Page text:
Pickup trucks coming up short on frontal crash tests

(AP Photo/Andrew Shurtleff)

RUCKERSVILLE, VA (WNCN) – New crash test results show that many pickup trucks might not be as tough as they seem.

The Insurance Institute for Highway Safety, which conducted the tests, find that trucks are coming up short. They tested a group of large 2016 pickups in frontal crashes.

“This vehicle class is not performing as well as we’d like to see,” said Raul Arbelaez, vice president of research for the Insurance Institute for Highway Safety. “In many of the crashes, the lower extremity injury measures indicated likelihood of serious injury.”

Specifically, researchers found that situation occurred in the Dodge Ram. That truck is ranked at the bottom of the list, managing a “marginal” ranking. It also earned low marks for roof strength.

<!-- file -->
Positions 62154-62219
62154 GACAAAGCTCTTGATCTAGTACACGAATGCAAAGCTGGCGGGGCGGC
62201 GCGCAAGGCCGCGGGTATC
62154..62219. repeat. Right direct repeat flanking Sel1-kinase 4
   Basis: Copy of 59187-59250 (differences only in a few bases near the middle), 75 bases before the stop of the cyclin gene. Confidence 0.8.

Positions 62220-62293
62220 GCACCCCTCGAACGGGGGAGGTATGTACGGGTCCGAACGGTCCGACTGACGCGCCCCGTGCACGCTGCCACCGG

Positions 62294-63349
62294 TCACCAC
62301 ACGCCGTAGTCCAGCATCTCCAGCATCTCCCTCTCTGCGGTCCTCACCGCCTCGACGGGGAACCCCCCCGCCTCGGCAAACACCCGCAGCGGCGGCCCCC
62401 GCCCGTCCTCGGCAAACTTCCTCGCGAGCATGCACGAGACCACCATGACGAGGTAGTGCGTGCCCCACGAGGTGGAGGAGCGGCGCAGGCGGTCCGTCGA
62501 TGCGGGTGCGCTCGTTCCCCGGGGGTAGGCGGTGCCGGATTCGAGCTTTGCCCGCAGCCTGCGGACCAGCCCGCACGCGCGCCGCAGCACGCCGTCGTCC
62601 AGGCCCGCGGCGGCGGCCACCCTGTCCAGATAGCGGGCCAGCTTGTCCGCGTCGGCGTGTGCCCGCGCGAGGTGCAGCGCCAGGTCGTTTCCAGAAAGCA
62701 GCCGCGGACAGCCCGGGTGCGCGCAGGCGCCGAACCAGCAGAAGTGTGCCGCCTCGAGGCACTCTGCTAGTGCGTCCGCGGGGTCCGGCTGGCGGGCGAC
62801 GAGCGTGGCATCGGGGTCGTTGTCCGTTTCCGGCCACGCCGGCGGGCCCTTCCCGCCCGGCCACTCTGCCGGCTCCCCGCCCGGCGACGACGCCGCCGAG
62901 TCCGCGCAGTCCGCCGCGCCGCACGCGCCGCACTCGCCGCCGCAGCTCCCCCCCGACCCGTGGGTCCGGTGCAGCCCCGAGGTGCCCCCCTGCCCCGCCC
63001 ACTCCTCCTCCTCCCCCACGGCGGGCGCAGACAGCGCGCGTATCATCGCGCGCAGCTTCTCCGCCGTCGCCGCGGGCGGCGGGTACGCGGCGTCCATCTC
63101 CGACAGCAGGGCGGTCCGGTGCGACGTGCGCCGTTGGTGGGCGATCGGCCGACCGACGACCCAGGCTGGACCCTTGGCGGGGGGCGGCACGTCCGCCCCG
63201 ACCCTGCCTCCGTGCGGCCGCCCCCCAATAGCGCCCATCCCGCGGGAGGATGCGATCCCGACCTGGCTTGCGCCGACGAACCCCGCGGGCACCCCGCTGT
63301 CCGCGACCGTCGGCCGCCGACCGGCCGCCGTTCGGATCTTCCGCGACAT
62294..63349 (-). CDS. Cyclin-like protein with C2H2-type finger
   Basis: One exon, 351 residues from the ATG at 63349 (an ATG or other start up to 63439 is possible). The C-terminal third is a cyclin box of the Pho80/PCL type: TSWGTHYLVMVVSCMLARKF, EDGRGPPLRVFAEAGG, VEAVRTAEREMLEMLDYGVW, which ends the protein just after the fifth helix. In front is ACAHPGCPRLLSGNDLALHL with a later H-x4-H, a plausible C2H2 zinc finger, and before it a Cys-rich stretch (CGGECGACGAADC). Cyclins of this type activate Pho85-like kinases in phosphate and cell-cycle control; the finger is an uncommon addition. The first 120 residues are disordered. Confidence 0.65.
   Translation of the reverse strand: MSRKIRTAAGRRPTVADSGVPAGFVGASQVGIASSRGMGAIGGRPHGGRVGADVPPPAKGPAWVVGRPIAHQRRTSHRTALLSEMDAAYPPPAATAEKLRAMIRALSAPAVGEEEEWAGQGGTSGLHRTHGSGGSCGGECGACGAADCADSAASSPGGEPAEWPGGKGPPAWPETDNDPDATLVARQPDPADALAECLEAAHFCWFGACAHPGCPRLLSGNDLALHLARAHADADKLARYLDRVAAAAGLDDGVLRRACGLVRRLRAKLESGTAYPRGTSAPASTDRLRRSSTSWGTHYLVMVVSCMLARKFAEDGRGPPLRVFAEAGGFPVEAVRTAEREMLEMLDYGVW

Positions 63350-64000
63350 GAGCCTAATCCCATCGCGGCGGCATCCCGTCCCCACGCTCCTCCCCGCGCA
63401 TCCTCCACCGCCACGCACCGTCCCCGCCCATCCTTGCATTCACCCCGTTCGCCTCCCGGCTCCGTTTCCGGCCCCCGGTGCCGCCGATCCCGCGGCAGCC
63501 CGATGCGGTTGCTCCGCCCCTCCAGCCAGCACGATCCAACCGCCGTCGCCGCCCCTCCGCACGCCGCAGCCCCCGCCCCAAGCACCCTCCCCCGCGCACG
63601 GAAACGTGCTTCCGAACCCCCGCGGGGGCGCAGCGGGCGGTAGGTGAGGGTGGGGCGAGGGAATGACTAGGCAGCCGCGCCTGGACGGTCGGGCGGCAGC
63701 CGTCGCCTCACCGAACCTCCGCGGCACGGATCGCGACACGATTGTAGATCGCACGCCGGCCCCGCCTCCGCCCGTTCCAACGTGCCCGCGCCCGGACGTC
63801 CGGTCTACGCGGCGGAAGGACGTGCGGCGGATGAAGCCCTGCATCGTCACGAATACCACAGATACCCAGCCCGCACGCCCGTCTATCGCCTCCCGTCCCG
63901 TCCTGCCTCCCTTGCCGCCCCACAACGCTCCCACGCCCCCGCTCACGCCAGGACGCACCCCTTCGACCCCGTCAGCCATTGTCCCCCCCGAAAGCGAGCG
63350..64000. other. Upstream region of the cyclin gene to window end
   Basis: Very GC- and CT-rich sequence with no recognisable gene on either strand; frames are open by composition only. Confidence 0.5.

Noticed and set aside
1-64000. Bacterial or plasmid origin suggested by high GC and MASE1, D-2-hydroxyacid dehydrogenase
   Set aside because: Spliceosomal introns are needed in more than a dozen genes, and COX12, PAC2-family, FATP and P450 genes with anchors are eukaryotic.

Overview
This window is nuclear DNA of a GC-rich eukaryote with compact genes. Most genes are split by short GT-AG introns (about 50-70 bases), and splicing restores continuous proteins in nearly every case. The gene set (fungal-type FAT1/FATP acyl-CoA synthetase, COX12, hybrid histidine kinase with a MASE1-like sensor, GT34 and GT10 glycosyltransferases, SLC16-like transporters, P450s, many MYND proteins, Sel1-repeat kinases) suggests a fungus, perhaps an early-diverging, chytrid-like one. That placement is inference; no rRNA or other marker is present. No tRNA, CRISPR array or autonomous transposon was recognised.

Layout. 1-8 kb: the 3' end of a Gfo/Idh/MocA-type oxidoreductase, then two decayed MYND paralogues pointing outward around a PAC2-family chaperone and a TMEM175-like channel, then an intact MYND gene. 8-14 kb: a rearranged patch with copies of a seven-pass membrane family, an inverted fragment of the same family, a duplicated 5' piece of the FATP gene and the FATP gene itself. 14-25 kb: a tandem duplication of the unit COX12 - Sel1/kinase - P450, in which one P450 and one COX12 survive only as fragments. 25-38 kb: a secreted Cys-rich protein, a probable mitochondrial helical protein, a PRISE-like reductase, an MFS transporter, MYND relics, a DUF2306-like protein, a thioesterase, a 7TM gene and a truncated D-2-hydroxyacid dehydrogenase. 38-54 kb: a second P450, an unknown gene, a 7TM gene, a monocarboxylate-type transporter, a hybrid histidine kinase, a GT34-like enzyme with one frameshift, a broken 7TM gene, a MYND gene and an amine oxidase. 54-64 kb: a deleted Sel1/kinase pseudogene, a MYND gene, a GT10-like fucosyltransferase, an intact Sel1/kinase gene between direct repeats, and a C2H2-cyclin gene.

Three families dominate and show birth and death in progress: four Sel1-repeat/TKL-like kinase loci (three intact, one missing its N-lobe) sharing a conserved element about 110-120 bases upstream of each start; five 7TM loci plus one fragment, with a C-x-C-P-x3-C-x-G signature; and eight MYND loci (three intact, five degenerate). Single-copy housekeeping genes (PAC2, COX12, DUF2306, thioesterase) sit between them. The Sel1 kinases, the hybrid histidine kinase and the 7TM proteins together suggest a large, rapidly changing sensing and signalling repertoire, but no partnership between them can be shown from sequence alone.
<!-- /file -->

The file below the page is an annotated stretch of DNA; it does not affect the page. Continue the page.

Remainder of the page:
About 44% of fatalities in pickups occur in rollover crashes.

The small overlap crash test simulates a car hitting a pole or clipping the corner of an oncoming car at 40 mph, which accounts for about a quarter of all vehicle occupant fatalities.

While the Institute began small overlap testing in 2012, it’s the first time for large pickups with an extended cab or full-size, four-door cab.

Only Ford scored the top “good” rating. The Toyota Tundra Double Cab, along with the two General Motors picks- the Silverado and Sierra Double Cab trucks, scored “acceptable.” All three of their larger siblings fared worse, earning a “marginal” rating.

Todd Lassa, the Detroit Bureau Chief for Automobile Magazine, said that automakers sell safety as a big issue and it’s one of the top reasons people buy certain cars and trucks.

“These tests are important because they are going to be pushing automakers to meet tougher safety standards and create the ability to survive a crash, a hard crash in a number of different situations,” Lasso said.

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